Have you continued to take interest in her work afterward?
D.E.: In fact, since the mid-1990s, my work has been in constant dialogue with her approach. Sometimes it was, of course, a critical dialogue, because I thought, for example, that she didn’t accord enough importance to the social mechanisms of domination and of the making of the subject. Her field was literature, and I was more influenced by sociology and social sciences. One of our common references was the work of Foucault, but we read it quite differently. She was more interested in the question of “discourse” and I that of institutions. But I felt very close to her while I was writing Une morale du minoritaire (A Minority Ethic) (Fayard, 2001). In this book, I rely on theories of shame and “abjection” developed in the texts of Genet and Jouhandeau to attempt to think about the process of the making of the minority subject, so I came across Sedgwick’s thought that came after her 1990 book: she had in fact published a superb article on the sense of shame, which she described as “transformational energy.” That is exactly how Genet and Jouhandeau talk about it: a sense to which the minorities are bound by the social order but also the point of departure from which they reinvent their subjectivity and affirm themselves as subjects of their discourse, as subjects of politics.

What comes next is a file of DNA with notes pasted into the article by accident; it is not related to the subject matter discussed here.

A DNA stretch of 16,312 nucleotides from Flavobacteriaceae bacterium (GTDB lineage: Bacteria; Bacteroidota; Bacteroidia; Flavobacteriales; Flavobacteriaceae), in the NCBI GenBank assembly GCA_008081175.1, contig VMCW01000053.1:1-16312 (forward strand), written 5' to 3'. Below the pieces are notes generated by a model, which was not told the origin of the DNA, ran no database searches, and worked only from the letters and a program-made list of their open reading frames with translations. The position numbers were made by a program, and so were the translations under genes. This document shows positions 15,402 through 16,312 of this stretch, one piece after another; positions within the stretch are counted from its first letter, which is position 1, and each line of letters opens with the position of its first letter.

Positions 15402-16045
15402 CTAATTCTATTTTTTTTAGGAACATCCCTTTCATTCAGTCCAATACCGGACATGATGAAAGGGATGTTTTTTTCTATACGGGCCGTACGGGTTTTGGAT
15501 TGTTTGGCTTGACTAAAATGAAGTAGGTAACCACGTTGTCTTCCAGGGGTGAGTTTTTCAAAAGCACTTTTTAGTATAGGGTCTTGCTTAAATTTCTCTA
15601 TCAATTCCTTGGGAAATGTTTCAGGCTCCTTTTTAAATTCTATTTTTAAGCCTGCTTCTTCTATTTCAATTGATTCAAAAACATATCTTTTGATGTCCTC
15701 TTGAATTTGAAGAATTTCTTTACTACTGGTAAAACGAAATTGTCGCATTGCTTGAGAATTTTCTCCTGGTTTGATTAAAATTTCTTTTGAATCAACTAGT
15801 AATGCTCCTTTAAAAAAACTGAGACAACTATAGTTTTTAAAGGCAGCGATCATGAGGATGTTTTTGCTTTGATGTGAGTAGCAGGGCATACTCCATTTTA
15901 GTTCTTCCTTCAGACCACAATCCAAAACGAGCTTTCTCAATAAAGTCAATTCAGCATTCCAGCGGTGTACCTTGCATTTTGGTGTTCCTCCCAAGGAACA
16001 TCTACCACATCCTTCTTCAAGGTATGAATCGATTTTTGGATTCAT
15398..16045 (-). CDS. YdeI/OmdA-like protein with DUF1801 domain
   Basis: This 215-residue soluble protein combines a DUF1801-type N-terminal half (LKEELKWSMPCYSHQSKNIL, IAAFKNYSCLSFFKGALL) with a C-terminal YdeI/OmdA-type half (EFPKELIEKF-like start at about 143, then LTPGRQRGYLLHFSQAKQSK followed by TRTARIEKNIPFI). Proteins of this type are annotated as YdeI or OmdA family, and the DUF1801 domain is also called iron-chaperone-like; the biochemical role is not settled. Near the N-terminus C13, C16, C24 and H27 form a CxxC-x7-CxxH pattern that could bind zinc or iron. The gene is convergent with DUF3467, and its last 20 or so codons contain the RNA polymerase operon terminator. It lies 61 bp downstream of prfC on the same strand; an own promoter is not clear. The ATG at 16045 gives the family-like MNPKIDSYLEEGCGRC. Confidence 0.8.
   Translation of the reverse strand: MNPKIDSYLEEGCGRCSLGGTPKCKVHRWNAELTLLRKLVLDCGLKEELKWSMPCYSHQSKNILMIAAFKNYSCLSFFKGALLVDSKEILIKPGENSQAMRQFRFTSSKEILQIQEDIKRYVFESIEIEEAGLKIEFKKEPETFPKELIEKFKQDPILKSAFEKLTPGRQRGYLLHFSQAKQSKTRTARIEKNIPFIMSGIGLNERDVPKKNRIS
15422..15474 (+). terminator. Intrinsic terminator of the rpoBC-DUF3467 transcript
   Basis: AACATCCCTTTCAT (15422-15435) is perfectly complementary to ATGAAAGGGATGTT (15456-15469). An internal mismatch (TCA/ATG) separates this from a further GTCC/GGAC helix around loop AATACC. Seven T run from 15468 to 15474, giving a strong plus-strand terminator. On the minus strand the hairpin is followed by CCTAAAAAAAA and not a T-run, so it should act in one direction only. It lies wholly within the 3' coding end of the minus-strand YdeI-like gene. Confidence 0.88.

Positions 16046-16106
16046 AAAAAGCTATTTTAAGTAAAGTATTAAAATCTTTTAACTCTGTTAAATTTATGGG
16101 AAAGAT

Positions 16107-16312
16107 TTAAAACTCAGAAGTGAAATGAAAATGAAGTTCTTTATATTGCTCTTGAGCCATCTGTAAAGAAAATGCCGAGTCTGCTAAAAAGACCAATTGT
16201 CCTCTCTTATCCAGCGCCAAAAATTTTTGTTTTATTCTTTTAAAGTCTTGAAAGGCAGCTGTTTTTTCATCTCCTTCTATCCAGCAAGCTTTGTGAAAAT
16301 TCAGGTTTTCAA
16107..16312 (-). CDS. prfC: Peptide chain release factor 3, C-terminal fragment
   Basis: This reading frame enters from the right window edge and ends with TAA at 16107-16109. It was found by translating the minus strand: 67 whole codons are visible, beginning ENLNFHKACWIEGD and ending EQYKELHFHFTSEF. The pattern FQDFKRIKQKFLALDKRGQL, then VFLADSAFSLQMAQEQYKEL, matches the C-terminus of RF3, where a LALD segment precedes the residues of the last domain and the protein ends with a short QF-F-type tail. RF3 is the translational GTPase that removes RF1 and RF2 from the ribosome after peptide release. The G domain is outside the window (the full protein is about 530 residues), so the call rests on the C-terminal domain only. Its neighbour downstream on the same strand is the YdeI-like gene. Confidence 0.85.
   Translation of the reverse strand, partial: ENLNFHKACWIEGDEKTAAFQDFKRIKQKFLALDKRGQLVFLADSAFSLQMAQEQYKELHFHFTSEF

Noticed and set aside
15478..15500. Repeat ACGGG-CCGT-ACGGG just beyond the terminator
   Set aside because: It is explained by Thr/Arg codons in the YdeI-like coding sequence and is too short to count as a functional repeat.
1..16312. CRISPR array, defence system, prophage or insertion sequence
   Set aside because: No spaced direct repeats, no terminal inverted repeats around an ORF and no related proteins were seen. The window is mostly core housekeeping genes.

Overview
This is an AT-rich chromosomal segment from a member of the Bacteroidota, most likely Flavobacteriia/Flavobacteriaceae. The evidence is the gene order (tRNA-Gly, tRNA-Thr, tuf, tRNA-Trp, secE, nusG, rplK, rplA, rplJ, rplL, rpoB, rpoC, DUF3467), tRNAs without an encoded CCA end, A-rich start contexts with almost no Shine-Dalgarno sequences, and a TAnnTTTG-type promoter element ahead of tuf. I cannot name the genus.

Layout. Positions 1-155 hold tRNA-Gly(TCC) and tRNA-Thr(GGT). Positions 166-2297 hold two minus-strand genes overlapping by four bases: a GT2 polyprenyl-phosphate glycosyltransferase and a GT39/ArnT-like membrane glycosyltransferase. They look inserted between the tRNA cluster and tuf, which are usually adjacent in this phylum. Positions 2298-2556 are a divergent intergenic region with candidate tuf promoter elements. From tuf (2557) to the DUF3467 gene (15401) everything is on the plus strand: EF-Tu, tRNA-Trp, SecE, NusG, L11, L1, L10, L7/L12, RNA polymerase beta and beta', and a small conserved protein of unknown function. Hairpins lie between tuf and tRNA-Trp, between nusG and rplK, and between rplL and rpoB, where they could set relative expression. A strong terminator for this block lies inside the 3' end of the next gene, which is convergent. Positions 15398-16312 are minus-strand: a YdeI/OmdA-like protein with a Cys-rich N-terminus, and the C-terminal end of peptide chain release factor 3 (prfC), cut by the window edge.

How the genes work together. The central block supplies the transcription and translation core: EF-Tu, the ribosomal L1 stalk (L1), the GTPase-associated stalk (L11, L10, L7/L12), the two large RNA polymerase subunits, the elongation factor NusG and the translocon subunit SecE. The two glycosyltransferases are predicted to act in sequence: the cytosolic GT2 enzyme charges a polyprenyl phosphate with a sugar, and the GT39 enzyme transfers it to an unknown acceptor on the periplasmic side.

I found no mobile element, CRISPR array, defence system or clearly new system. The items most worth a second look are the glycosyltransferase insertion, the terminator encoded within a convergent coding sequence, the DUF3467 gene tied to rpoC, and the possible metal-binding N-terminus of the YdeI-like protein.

In what way has queer theory changed theory?
D.E.: I believe that queer theory has turned the entire field of theory upside down: interrogations of gender, of sexuality, and of the articulation and intersection of these questions with those of classes, races, and other issues caused a shock wave which has affected all intellectual disciplines. It has compelled us to rethink what we believed we knew. It was extraordinarily fruitful. And even if what is called “queer theory” now often sinks into routine and repetition, as Judith Butler recently lamented, it is necessary to preserve what was best in it: a force that destabilizes the self-evident and the unthought and an incitement to political and intellectual innovation.